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Learn from the first-hand experiences of others.

Slide background

Learn from the first-hand experiences of others.

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Learn from the first-hand experiences of others.

Slide background

Learn from the first-hand experiences of others.


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In 2006, my grandfather died suddenly. After several years of living hand-to-mouth—staying just ahead of my credit card bills and student loans—I was shocked and surprised to find myself with a couple hundred thousand dollars from his estate.

In my desperate hours before I had a bank account with a comma, I fantasized about the amazing things I would do if I won a $10,000 sweepstakes or found a duffel bag full of cash: pay off bills, take a small vacation, make three student loan payments, get a new computer… that was how the list usually began. Now, unexpectedly, I had more than 20 times the amount of those far-fetched fantasies.

“Don’t go crazy,” I kept repeating to myself. “This will never happen again, and you have to protect this money.” I vowed to be responsible, and for the most part I did a pretty good job of it. Here are some tips on what to do (and what to avoid), from my personal experience.

Paying off bills

Getting yourself out of debt may clear your mind and lift a nagging burden, but be advised that all types of debt are not equal. If you're troubled by debt and want to rid yourself of bills or collection calls, always begin with the highest interest account. Paying off an $8000 revolving credit card bill at 18% annual percentage interest has the same net effect on your monthly disposable income as investing $24,000 at an enviable 6% return. You must, however, have the discipline to avoid running up more credit card debt as soon as you settle up.

As annoying as Federal student loan payments are, student loans are one of the best kinds of debt to have, because the interest rate is lower and the interest payments reduce your taxes at the end of the year.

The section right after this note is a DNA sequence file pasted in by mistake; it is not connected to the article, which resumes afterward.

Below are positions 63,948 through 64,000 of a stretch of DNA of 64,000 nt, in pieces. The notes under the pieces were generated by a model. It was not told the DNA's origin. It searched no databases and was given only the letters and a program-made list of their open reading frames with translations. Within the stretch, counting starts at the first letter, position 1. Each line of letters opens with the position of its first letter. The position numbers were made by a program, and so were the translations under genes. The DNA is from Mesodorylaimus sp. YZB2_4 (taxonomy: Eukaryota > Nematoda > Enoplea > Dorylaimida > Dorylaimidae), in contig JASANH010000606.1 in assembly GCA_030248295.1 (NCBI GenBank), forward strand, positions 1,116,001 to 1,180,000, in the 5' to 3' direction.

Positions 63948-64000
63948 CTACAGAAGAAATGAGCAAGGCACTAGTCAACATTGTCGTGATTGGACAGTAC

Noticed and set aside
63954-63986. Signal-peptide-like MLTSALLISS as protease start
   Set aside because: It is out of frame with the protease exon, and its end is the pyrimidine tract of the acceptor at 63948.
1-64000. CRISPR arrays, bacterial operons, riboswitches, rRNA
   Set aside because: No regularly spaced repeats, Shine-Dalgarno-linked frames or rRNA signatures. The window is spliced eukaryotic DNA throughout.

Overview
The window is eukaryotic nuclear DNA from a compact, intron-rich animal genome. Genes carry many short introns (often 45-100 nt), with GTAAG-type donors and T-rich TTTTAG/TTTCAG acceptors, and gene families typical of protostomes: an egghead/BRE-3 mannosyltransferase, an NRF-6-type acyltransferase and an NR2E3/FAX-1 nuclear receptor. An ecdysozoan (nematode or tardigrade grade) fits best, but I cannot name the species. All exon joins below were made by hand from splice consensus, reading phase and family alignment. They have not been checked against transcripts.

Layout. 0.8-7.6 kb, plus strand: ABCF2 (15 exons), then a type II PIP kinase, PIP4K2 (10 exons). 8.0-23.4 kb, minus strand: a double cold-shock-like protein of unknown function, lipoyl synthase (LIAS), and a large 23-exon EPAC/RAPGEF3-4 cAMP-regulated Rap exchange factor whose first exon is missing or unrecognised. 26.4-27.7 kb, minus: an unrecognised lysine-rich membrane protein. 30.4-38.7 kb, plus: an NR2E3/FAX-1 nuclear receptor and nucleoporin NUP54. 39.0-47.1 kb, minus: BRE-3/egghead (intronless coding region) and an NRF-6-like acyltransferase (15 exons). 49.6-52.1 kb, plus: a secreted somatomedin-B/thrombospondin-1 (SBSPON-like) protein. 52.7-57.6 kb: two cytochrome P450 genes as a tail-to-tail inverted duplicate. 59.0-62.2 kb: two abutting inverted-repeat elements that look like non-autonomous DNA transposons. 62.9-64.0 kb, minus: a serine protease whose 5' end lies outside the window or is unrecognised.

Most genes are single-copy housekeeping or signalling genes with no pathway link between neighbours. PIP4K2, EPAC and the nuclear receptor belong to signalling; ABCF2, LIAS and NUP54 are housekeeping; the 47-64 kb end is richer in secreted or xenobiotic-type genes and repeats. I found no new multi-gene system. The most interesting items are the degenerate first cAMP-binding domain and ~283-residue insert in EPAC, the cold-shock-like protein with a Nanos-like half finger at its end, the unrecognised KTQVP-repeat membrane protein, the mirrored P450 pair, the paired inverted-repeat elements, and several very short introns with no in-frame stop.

In my case, I paid off approximately $12,000 in credit card debt and used the money I was spending in carrying interest on those cards to pay more on monthly student loan payments. I erased my remaining student loans in about half the time, and received credit on my taxes for the interest—while getting interest on money invested instead of paying off my student loans immediately.


When I first received the windfall, I was ill-informed about investing. I did what seemed to be the right thing to do according to my limited knowledge: I shopped for the best rate on a 6-month bank CD until I could learn more about my options for a higher yield. It worked out for me, because short term CD rates were still nearly 3%. These days, you would be very lucky to find a shorter term CD offering even 1%.

Through education and some trial and error, I developed an investment strategy that worked for me with the lowest risk I was willing to accept. Between all cash investments, I am averaging between 3 to 4% per year, or about 1.5% above the rate of inflation.

Where I Went Wrong

Right about now, you might be thinking that I’m a pretty shrewd guy. But I did make a few mistakes I wish I had not made.

As with investing, I was a novice at real estate. A year after my windfall, with my credit vastly improved, I qualified for a loan. Being conservative and trying to keep my expenses down, I made the mistake of paying too much on the down payment for a house. Instead of paying 20% down, I paid nearly 50% on the down payment to keep my mortgage payments low. Even carefully budgeting for the new house (or so I thought), after a few repairs and minor home improvements I found that I’d cut into my cash reserve more than I planned.

Financially, there really wasn’t a sound reason to pay more than 20% down. Now I find myself with fewer options because I spent the extra $39,000 up front on the house to reduce my mortgage payments by only $195 a month. I suppose part of me thought I’d fritter away the reserve money if I had it available. Barely a week goes by that I regret the lost flexibility in case of a job loss or other emergency.

Another place where I let my discipline slip was on credit cards. My memories of debt dread started to fade after a couple of years, and one morning I woke up and found I had accumulated a total of $6,000 in debt. I’ve since re-committed myself to staying out of credit card debt, but the lapse was alarming.

Instead of “Don’t go crazy,” my mantra today would be “Go slow, and reserve your options.”

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